Prayer Focus
Movie Review

How to Deal

MPAA Rating: PG-13 for sexual content, drug material, language and some thematic elements

Reviewed by: Brett Willis

Very Offensive
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Moviemaking Quality:

Primary Audience:
Mature teens, Adults
Romance Comedy
1 hr. 41 min.
Year of Release:
USA Release:
July 18, 2003
Copyright, New Line Cinema
Copyright, New Line Cinema
Copyright, New Line
Relevant Issues


What is true love and how do you know when you have found it? Answer

What are the Biblical guidelines for dating relationships? Answer

My boyfriend wants to have sex. I don’t want to lose him. What should I do? Answer


Is formalized marriage becoming obsolete? Answer

Under what conditions may Christians divorce and remarry? Answer


What are the consequences of sexual immorality? Answer

What does the Bible say about adultery? Answer


See our Questions and Answers for Teens section…
Teen Qs™—Christian Answers for teenagers

See our help for families section
Family Answers HOME page

See our Sex, Love and Relationships Web site…
Sex, Love and Relationships

Starring: Mandy Moore, Trent Ford, Dylan Baker, Allison Janney, Peter Gallagher | Directed by: Clare Kilner | Produced by: William Teitler, Erica Huggins, Scott Kroopf | Screenplay Written: Neena Beber, adapted from the novels “Someone Like You” and “That Summer” by Sarah Dessen | Distributor: New Line Cinema (USA)

What was promised in the previews is pretty much what we get in this Mandy Moore vehicle. Moore’s character, 17-year-old Halley Martin, is surrounded by abnormal or dysfunctional romances, and is soured on the whole idea of entering a male-female relationship and becoming vulnerable to being hurt. Then that special guy comes along; and she must decide whether to stick to her guns and maintain the emotional wall she’s built around herself, or to follow her heart.

There are no deep plot twists, since there’s no deep plot. There are, however, a number of surprising turns taken by the mostly single-dimensional characters. At its lowest level, this mixed-genre chick-flick is just chewing gum. But it does have its moments.

Moore and the rest of the cast turn in more-than-competent performances, and the cinematography and editing are good. Background music as a mood-setter isn’t overdone. The use of “Wild World” by Yusuf Islam (Cat Stevens) near the end was effective and a nice touch, although they ruined it (for me) by playing a harsh-sounding cover version a few minutes later in the roll-up credits.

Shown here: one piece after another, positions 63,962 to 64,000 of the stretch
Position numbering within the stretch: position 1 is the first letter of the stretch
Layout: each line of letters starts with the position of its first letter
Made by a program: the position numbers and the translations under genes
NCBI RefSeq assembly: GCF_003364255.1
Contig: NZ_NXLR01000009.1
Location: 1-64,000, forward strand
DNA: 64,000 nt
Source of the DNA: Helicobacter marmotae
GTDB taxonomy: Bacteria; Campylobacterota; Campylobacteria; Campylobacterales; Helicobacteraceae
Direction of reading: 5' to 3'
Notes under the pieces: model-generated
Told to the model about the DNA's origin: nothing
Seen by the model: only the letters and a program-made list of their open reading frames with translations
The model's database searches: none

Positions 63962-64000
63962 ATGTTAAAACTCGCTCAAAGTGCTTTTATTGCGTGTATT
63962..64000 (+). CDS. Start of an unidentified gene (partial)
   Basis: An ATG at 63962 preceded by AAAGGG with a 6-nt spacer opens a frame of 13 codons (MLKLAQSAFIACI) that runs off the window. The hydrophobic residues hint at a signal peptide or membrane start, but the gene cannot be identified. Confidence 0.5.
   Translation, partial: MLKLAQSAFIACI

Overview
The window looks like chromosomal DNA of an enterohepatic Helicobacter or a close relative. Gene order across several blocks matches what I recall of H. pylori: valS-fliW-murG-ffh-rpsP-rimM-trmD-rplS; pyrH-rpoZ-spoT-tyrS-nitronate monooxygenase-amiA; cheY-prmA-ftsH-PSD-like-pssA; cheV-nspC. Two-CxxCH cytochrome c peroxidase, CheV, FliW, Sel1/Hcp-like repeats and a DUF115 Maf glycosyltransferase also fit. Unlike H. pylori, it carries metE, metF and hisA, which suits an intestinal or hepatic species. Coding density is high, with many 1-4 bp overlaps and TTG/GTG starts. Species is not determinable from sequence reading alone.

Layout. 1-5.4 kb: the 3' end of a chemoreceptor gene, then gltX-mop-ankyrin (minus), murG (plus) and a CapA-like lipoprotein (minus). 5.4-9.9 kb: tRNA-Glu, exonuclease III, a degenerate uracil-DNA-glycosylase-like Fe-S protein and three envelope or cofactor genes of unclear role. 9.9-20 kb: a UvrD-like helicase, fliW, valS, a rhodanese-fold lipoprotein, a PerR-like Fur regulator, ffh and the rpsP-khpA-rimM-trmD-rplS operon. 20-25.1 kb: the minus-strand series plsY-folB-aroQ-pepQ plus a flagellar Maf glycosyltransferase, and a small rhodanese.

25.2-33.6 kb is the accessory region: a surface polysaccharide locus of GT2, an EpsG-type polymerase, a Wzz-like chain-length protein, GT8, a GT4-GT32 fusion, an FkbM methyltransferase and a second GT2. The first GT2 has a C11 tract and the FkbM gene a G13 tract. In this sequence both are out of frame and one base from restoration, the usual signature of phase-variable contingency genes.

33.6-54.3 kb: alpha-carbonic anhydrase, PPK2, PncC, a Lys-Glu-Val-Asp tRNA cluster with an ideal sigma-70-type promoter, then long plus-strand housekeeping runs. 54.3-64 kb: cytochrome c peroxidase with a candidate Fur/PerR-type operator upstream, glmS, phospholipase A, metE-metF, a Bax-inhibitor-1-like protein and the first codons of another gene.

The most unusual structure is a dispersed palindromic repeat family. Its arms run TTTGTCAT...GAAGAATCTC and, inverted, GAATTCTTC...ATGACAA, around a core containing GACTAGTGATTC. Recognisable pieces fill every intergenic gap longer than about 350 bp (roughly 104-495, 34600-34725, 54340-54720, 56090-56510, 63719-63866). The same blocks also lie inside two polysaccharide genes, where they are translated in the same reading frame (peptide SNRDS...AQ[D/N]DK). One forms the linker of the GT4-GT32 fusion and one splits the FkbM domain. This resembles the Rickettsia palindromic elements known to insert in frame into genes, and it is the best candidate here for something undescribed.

Perhaps this is a spoiler, but it’s fairly easy to guess that Halley DOES finally decide to take a chance on love. This perfectly normal and routine choice is made to appear more special than it is, due to the wealth of weird behavior all around her. Her soft rock DJ dad is in middle-age syndrome and has dumped her mom in favor of a young co-worker. Her mom at first distrusts all men; but then she falls for a Coke distributor (Coca-Cola, that is) who looks good in his Civil War re-enactment outfit, and she apparently has sex with him on the sneak. [See: What does the Bible say about adultery?]

Halley’s older sister is engaged to and constantly fighting with a man from a snobby rich family; in one scene she comes home drunk from her bachelorette party with a male stripper’s g-string around her neck, and passes out on the porch. Halley’s best friend in high school, who also lives with a divorced mom, fools around, gets pregnant, tragically loses her boyfriend, and must resist pressure from her mother to have an abortion. [See: I am not married, and just found out I’m pregnant. What should I do? Answer]

And finally, Halley’s grandmother is a split personality. In regular mode, she dispenses wisdom. In high-on-marijuana mode, she sees things that aren’t there.